Change of Child’s Last Name Reversed in McMinnville, Tennessee: Lockhart v. Higgins

August 18, 2021 K.O. Herston 0 Comments

Facts: Mother and Father are the never-married parents of Child.

Two weeks after Child’s birth, Father petitioned to establish parentage. He also asked the court to change the child’s last name to his surname.

The parents agreed on all issues except whether Child’s surname should be changed.

After hearing, the trial court ordered that Child’s surname be changed to a hyphenated version of both parents’ surnames.

Mother appealed.

On Appeal: The Court of Appeals reversed the trial court.

Tennessee law provides that a child born to an unmarried mother must have the mother’s surname or her maiden surname. A nonmarital child’s surname cannot be changed unless a court orders it.

Tennessee courts cannot change a child’s surname unless the change is in the child’s best interest. Criteria for deciding whether a name change is in the child’s best interest include:

  • the child’s preference;
  • the change’s potential effect on the child’s relationship with each parent;
  • the time the child has had its current surname,
  • the community respect associated with the current and proposed surname; and
  • the difficulty, harassment, or embarrassment that the child may experience from bearing either its current or its proposed surname.

Any person looking to change a nonmarital child’s surname, including a biological father, must prove that the name change is in the child’s best interest. The amount of proof needed is substantial. Minor inconvenience or embarrassment is insufficient. Moreover, a parent’s preference that a child’s surname is changed is inadequate and does not satisfy the burden of proof.

The Court found the evidence did not support the trial court’s order to change the child’s surname:

A thorough review of the record in this case shows that Father presented no evidence that changing the child’s surname would benefit the child. Father stated only that the child’s surname should be changed because he hoped to one day coach the child in various sporting events. Such general statements of opinion or belief are not sufficient to establish that changing a child’s surname is in the child’s best interest. Such statements merely focus on how changing the child’s surname would be in the parent’s best interest.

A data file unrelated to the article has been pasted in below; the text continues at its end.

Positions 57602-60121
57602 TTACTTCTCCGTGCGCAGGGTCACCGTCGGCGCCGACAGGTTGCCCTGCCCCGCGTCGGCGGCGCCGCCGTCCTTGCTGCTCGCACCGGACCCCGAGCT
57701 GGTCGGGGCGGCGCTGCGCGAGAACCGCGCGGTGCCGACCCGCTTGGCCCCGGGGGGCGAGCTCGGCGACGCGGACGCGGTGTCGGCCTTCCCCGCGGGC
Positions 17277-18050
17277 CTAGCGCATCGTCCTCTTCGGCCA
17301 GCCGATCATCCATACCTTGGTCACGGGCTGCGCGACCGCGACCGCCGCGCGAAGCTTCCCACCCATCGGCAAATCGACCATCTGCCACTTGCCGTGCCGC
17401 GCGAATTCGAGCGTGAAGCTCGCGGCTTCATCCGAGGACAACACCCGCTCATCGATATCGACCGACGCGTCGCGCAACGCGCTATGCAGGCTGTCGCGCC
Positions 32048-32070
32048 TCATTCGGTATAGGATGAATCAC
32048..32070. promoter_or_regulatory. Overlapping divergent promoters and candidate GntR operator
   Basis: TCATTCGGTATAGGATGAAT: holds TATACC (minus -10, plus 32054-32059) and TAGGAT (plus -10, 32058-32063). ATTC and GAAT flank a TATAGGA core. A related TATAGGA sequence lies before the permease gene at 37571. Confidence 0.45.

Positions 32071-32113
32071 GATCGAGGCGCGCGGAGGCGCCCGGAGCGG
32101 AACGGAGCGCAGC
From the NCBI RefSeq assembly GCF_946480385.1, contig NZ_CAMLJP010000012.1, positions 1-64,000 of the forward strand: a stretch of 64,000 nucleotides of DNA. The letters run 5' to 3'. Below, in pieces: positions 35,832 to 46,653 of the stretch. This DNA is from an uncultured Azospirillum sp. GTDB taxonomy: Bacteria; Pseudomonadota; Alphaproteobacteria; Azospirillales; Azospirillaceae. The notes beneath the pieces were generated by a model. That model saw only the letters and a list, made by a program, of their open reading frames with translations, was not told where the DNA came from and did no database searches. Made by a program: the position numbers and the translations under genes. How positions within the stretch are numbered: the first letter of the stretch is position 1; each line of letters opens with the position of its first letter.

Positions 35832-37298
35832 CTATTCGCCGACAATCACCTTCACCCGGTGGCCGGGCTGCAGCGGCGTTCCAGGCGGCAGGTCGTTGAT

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Father testified that his relationship with the child was “awesome,” but he presented no evidence that changing the child’s surname would make the child’s relationship with either parent more or less “awesome.”

Because Father did not prove that changing the child’s last name was in the child’s best interest, the Court reversed the trial court’s judgment changing the child’s last name.

K.O.’s Comment: Hyphenated surnames have been ordered and affirmed in other Tennessee cases for various reasons, including because doing so will “affirm [the child’s] bond” with both parents (Conner v. King), so the child can share the name of both “strong families” (In re A.M.K.), and because “there is no connotation of ill repute for a child with a hyphenated surname” (In re Jalen O-H.).

Lockhart v. Higgins (Tennessee Court of Appeals, Middle Section, August 9, 2021).

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Change of Child’s Last Name Reversed in McMinnville, Tennessee: Lockhart v. Higgins was last modified: August 14th, 2021 by K.O. Herston

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